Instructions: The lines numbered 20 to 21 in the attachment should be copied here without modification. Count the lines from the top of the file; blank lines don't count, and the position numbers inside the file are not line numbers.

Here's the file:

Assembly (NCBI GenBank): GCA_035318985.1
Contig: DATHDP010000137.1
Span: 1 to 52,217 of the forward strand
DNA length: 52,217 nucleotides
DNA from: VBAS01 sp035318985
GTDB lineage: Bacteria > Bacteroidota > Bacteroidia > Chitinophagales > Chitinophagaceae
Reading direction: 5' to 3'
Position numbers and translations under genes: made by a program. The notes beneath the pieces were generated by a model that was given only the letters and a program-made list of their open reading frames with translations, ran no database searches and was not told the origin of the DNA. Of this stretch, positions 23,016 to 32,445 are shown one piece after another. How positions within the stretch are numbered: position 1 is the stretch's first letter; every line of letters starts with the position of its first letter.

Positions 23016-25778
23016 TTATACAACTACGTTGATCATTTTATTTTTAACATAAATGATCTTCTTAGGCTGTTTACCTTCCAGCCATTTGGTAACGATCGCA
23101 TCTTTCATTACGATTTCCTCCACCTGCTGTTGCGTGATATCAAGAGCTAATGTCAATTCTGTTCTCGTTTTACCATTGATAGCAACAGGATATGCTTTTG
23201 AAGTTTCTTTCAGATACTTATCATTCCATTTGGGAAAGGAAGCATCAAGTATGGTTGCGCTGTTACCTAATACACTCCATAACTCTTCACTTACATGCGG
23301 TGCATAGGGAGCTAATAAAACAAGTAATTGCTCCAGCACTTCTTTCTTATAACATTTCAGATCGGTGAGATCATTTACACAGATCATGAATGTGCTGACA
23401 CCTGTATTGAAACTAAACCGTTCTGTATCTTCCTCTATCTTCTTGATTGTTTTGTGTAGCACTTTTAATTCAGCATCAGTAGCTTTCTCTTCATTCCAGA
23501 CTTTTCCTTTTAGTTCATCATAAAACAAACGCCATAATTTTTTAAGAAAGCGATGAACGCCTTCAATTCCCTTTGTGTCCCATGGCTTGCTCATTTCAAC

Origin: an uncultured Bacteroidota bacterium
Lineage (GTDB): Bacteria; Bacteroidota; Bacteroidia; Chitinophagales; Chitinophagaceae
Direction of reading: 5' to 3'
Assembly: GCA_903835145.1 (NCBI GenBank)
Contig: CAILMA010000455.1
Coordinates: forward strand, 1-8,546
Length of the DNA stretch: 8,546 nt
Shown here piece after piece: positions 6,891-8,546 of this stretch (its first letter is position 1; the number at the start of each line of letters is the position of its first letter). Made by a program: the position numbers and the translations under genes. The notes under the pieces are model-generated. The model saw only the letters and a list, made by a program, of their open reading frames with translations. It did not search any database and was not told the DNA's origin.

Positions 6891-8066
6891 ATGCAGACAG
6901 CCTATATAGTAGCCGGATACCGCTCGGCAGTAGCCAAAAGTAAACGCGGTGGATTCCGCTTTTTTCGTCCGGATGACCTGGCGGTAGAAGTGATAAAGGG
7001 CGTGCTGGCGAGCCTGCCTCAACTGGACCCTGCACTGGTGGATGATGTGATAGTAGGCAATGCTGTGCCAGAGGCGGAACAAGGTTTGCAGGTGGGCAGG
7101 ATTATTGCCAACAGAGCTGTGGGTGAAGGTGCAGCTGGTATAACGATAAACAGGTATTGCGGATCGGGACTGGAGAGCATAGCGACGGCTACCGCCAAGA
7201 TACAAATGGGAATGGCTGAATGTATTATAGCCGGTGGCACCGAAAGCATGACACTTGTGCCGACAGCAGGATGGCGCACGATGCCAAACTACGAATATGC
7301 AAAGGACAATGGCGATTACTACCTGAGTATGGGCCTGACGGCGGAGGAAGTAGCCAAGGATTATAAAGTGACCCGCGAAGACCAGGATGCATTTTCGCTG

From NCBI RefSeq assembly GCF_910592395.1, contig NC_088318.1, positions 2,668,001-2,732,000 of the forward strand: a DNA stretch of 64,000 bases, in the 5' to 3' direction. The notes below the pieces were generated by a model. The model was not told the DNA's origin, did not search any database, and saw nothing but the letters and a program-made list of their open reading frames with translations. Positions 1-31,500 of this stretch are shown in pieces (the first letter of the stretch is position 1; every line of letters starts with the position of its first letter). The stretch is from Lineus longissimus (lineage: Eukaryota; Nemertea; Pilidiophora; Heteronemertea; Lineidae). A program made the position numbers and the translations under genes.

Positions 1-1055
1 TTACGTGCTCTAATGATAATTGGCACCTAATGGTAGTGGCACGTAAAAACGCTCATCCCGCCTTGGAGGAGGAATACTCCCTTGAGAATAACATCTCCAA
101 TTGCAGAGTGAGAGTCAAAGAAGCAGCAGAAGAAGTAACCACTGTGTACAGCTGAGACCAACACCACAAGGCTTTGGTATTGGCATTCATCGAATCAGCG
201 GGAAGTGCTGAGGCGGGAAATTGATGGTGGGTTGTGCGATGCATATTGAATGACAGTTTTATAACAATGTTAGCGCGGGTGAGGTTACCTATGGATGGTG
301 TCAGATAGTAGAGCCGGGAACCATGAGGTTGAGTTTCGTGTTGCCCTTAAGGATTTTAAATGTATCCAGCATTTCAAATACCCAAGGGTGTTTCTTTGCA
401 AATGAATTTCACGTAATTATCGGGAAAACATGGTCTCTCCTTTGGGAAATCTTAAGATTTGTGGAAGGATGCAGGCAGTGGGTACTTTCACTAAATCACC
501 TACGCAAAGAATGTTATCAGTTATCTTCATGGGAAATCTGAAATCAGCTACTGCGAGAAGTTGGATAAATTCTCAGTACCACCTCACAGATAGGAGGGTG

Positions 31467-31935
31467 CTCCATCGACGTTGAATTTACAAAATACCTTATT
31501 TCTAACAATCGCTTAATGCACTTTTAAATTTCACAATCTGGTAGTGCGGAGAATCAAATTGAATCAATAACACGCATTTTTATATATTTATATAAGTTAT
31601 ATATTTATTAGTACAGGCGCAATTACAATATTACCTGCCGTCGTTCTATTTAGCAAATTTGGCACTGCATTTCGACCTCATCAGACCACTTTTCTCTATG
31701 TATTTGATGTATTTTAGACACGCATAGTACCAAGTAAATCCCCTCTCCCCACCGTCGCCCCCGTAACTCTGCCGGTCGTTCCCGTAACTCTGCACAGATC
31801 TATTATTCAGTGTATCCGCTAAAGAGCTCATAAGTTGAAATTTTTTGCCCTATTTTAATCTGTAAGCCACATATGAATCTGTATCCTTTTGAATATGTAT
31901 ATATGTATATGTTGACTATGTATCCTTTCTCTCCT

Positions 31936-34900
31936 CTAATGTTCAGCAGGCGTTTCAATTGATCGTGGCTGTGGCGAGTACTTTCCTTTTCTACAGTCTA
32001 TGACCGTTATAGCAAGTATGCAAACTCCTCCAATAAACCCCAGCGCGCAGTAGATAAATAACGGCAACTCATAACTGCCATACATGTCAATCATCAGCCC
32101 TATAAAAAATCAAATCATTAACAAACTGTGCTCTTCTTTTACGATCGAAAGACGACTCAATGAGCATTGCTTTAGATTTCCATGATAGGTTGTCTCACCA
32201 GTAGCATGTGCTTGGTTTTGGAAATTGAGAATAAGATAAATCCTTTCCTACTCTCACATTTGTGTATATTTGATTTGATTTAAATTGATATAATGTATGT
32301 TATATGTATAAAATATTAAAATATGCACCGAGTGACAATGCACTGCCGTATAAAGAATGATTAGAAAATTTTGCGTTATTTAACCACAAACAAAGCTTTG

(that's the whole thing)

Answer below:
Contig: CAILMA010000455.1
Coordinates: forward strand, 1-8,546